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Funding of Public Education: Week 6

Prior to reading chapter 8 in the textbook, I never really though about how public education was financed or the various ways these schools could receive funding.  I never put into consideration that different students with more intense needs would require more money per student.  When I really begin to think about how ESL students require more funding for education, it makes sense that because more resources go into teaching these kids (Spanish-speaking teacher, ESL textbooks, and assessments) they would need more funding.  Also, certain school districts require more financial assistance than others—a poorer school district would need much more assistance than a wealthier district.  When I put into perspective how various schools and students require differing amounts of financial assistance at the public school level I was interested where the money would then come from.  I was also deeply concerned about the equality of the education students were getting district and state wide—is it fair that students from low income neighborhoods potentially receive a lesser education, all because of money?

I knew that the state primarily funded education but I didn’t really have a concrete idea about where all the money came from.  I have come to learn that funding for schools comes from either the local, state, or federal level and it varies from state to state.  Examples of local funding (amounts up to 44% of school expenditures) (Ornstein, Levin, & Gutter, 2001, p. 237) would include property tax, fundraising campaigns, and exclusive property rights with companies.  The state also provides significant financial contributions to public education—according to the textbook, elementary and secondary education on average make up about 34% (Ornstein, Levin, & Gutter, 2001, p. 240).  State aid comes from sales taxes and personal income taxes, however the aid varies greatly depending on what state a student is living in.  Some states have higher tax rates and therefore can contribute more money to fund educational institutions.  Federal education funding does not contribute as much to education as does the state and local board, however it has become more involved since the No Child Left Behind Act.  Federal funding has now become directly linked to how curriculum standards and how well each school and school district perform on standardized assessments.  If a state does not show yearly progress (adequate yearly progress, AYP) then their funding may be reduced or cut.  It is much easier now to see how many schools fall short of meeting the federal curriculum requirement.  As mentioned above, if a school district is from a poorer state or district, they will naturally have less funding to use towards education.  That funding can effect purchasing of textbooks, hiring more experienced teachers and specialized teachers (ESL & Special Education teachers), rebuilding infrastructure, and a school districts ability to properly teach its students.  If a school is facing hardships mentioned it is no surprise to me that they are having trouble meeting AYP as well.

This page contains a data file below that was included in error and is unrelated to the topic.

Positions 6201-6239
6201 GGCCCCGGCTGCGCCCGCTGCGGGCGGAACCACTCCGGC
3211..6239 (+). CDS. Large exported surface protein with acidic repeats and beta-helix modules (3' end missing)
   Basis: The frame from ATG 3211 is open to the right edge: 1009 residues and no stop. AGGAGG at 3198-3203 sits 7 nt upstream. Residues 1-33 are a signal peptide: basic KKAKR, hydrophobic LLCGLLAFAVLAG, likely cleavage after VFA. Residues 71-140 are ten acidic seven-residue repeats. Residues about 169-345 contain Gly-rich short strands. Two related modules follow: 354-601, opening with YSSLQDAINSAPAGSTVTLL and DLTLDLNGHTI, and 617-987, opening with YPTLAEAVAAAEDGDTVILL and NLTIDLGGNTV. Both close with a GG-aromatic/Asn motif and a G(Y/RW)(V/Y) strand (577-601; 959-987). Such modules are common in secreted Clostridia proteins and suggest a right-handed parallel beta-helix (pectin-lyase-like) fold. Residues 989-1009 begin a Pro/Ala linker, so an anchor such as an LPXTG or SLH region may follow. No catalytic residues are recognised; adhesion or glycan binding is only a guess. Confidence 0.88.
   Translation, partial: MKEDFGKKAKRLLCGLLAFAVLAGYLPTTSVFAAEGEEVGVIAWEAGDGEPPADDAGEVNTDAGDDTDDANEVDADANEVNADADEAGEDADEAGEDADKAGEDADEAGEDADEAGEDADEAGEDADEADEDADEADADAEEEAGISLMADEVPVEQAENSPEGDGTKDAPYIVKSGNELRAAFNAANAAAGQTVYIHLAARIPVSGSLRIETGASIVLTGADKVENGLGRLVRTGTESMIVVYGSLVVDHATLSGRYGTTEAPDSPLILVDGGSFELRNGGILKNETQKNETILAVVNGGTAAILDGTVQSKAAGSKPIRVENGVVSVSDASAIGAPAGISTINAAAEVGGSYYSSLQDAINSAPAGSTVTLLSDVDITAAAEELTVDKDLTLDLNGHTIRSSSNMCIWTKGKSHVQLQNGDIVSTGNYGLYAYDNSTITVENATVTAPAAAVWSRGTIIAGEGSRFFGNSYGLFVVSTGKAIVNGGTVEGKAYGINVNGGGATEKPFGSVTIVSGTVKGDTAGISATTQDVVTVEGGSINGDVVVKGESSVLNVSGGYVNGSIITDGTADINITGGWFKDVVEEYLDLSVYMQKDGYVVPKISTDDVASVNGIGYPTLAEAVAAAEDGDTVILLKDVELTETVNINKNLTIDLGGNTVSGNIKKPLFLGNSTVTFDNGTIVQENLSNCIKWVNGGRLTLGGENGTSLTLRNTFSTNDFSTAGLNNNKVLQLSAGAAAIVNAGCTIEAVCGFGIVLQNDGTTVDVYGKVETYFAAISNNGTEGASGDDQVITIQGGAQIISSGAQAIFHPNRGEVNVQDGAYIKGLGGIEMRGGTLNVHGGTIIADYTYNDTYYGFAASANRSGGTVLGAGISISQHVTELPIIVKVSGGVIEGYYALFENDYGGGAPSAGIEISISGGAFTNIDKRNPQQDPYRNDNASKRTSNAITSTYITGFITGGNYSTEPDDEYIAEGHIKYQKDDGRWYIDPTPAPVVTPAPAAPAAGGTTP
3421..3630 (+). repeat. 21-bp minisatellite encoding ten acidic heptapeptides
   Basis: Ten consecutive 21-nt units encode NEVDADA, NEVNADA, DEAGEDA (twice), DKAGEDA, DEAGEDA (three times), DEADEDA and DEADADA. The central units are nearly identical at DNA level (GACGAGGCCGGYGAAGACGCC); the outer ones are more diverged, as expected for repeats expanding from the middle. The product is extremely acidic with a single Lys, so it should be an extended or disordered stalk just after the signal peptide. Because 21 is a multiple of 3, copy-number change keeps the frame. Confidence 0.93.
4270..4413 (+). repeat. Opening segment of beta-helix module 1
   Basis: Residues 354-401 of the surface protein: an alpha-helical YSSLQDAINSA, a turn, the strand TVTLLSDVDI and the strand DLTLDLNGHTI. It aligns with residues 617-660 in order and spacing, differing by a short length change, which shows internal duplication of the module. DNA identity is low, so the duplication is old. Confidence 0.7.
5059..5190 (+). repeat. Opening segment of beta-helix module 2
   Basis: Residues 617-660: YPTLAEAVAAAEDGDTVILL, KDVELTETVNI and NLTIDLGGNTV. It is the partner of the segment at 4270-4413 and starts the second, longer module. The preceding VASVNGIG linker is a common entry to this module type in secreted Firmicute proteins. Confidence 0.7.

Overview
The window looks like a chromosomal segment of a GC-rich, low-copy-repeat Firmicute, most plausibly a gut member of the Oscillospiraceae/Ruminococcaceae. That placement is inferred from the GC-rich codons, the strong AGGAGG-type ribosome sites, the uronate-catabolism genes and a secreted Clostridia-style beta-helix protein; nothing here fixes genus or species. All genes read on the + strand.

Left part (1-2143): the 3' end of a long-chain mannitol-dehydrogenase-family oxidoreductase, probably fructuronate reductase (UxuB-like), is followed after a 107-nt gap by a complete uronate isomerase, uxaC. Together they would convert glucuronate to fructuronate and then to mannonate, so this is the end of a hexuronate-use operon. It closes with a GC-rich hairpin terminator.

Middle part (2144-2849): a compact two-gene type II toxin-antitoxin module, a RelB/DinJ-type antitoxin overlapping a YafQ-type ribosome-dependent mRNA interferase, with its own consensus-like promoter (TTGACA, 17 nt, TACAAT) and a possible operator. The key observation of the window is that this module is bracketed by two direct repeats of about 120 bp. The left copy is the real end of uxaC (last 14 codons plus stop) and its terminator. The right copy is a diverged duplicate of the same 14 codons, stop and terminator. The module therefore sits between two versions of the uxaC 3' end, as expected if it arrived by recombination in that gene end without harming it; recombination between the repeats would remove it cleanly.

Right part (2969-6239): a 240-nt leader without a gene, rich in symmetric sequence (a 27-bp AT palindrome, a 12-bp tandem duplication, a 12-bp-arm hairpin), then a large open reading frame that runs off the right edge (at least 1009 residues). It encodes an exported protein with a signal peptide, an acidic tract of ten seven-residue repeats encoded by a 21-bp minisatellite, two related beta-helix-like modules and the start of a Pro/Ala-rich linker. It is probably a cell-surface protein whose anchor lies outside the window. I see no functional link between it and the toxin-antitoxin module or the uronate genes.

Funding for public education is a complicated, tedious, and at many times frustrating endeavor for each level of funding, from the local, state, and federal government.  It is unfortunate to think that a child’s education can be directly correlated to how much money their school district has.  It is also unfortunate to see that the federal funding of public education is dependent on how well students perform on standardized assessment, yet each state differs greatly on how they fund education.  It seems unfair that education is mostly funded by the state, yet all states are financially at the mercy of federal standards.

In my opinion, I think that funding should go towards rebuilding run-down schools districts, the better training of teachers and pre-service teachers, and providing adequate resources for teaching children.  I think that the education of America’s youth is extremely important, as they will be the citizens of tomorrow.  I do not have all the knowledge to make radical opinions about how the state and federal government should regulate spending, but I would like to believe that the quality of education is taken into great consideration.  I think that funding is always going to be a complicated and controversial matter, however I feel as if it is going in the right direction.  With the revisions by the federal government by the Obama Administration, which includes reforming NCLB to more fully fund the law and bettering early childhood education, college and teacher recruitment (Ornstein, Levin, & Gutter, 2001, p. 249), I have faith that states will begin to see improvement in funding of their schools and improvement in the quality of education for all.  The idea of public education was founded on the idea that every child should have the same opportunity to a wholesome education.  I hope that with budget reforms from the local, state, and federal level, no child will be denied the proper education due to inadequate funding.


Ornstein, A. C., Levine, D. U., & Gutek, G. L. (2011). Foundations of Education   (11th ed.). Belmont, CA: Wadsworth Cengage Learning.

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~ by hgluchow on .


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